I just returned from Dolow district in South Central Somalia. I was there to conduct research and gather community perspectives on their long term development needs.
Everyone that I spoke to could not even think beyond tomorrow due to the current drought gripping the country. I was told that this “is the worst drought we have ever seen” at least a dozen times in two days.
The drought that has taken hold of Southern Somalia is the result of poorly performing/failed rains during the Gu, the main rainy season in March - April.
Combining the poor rains against a backdrop of already shocking development indicators such as food insecurity, high rates of malnutrition and lack of basic services to many of the population, plus the on-going disrupting planting seasons and causing population displacement and limited safe supply routes, you get what the humanitarian community has been calling “the perfect storm” – a set of conditions in many ways looking like the 2010 post-famine scenario in Somalia.
Water and food is what everyone is asking for. It was hard for me to grapple with the reason I was there - to discuss a fair justice systems, a constitution and equitable and affordable social services when the needs of the average Somali is basic services to survive through the day.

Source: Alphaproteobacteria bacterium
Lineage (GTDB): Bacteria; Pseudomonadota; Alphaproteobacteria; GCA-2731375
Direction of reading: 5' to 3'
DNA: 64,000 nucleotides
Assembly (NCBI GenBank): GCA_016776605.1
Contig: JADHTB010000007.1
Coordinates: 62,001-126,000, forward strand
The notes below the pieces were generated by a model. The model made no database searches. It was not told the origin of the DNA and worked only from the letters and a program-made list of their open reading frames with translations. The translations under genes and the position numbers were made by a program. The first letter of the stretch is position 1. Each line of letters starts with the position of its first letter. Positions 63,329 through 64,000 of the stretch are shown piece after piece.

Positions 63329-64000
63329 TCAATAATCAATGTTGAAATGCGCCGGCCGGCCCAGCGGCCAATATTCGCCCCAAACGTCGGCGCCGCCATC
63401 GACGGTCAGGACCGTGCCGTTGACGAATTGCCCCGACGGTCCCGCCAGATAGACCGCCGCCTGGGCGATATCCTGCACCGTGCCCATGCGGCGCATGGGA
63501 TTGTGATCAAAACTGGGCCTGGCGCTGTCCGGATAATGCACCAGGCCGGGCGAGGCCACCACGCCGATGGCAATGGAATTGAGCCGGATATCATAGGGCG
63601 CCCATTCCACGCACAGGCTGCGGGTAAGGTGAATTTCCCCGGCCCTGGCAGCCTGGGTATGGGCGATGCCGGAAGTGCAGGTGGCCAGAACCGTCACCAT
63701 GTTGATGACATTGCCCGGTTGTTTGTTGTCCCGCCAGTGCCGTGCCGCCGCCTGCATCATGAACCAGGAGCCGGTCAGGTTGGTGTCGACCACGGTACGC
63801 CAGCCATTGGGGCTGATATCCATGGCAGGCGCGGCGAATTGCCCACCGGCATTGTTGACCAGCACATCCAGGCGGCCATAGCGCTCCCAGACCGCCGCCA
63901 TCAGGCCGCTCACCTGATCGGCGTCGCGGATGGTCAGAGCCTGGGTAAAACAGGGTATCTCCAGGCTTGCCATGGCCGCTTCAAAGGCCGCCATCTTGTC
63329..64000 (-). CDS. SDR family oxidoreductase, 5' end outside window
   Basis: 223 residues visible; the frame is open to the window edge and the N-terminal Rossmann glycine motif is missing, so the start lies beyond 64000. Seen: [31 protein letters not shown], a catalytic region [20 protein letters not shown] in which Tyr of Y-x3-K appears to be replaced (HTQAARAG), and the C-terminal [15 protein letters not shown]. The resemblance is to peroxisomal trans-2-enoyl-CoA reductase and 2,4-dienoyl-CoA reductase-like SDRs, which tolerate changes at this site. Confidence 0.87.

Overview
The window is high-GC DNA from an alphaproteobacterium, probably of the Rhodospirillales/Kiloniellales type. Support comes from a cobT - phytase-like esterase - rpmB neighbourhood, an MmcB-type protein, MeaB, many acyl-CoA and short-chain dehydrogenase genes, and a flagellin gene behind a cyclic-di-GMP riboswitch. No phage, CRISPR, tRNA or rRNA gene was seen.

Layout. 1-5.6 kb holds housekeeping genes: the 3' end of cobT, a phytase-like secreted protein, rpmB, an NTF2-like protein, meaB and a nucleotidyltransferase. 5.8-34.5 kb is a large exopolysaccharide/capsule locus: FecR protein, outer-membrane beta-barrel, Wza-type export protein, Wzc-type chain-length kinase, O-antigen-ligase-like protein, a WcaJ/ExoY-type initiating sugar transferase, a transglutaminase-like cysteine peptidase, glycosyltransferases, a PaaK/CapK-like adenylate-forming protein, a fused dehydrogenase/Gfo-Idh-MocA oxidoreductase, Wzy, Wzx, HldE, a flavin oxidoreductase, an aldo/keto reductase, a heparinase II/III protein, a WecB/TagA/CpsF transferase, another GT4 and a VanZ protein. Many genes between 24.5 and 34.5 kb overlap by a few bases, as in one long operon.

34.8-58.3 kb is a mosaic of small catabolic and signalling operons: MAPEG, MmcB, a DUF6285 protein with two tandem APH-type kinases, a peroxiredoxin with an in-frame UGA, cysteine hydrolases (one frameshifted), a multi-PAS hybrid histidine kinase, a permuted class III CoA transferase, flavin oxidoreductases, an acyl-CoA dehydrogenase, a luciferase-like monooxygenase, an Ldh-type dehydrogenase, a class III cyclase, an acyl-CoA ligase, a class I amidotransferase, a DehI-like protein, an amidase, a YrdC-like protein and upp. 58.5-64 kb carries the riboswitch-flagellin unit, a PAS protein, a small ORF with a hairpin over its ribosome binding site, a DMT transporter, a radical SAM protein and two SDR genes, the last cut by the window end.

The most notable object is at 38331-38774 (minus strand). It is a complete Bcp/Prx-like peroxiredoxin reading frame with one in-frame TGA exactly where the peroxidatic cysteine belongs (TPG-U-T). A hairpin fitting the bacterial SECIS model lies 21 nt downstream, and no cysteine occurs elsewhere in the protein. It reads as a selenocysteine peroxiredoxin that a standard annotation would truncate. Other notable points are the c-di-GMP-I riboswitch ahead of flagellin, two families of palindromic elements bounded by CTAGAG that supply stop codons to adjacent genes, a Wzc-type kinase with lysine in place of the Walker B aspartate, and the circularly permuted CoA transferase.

A group of displaced women told me with dismay that they knew of families that have not had a meal in at least two days. The chairman of the riverine farming community took me on a tour of animal carcasses around his community to drive home the extent to which the drought was devastating livelihoods. I counted over 12 dead cows, goats and even camels mixed amongst dead thorn bushes and dry scorched earth.
When a group of school children were asked to draw their communities, they drew dead trees next to a waving Somali flag. Even the business men and women who trade in Dolow town said that they are too are suffering from the effects of the drought, the community members they provide with credit cannot repay their loans, forcing the smaller businesses without equity to shut down.
I was in this same region just one year ago, even visiting the same riverine communities, and I remember thinking how green and lush the farms were and how alive the desert was - now, as I looked out it was an ominous display of what disaster is to come if the next rains perform poorly.
I left Somalia depressed. The country has been on a slow but steady path to recovery since the devastating drought and famine of 2010 but now it is back to a place where it could relapse into famine.
What is urgently needed today is humanitarian and resilience funding to continue to mitigate risk before the next shock hits while we continue to respond with lifesaving interventions to save lives today. While long-term development is key to a prosperous and peaceful Somalia, we must achieve a balance between the envisioned future and the reality of today.
By Jennifer Jalovec, Senior Advocacy Manager, World Vision Somalia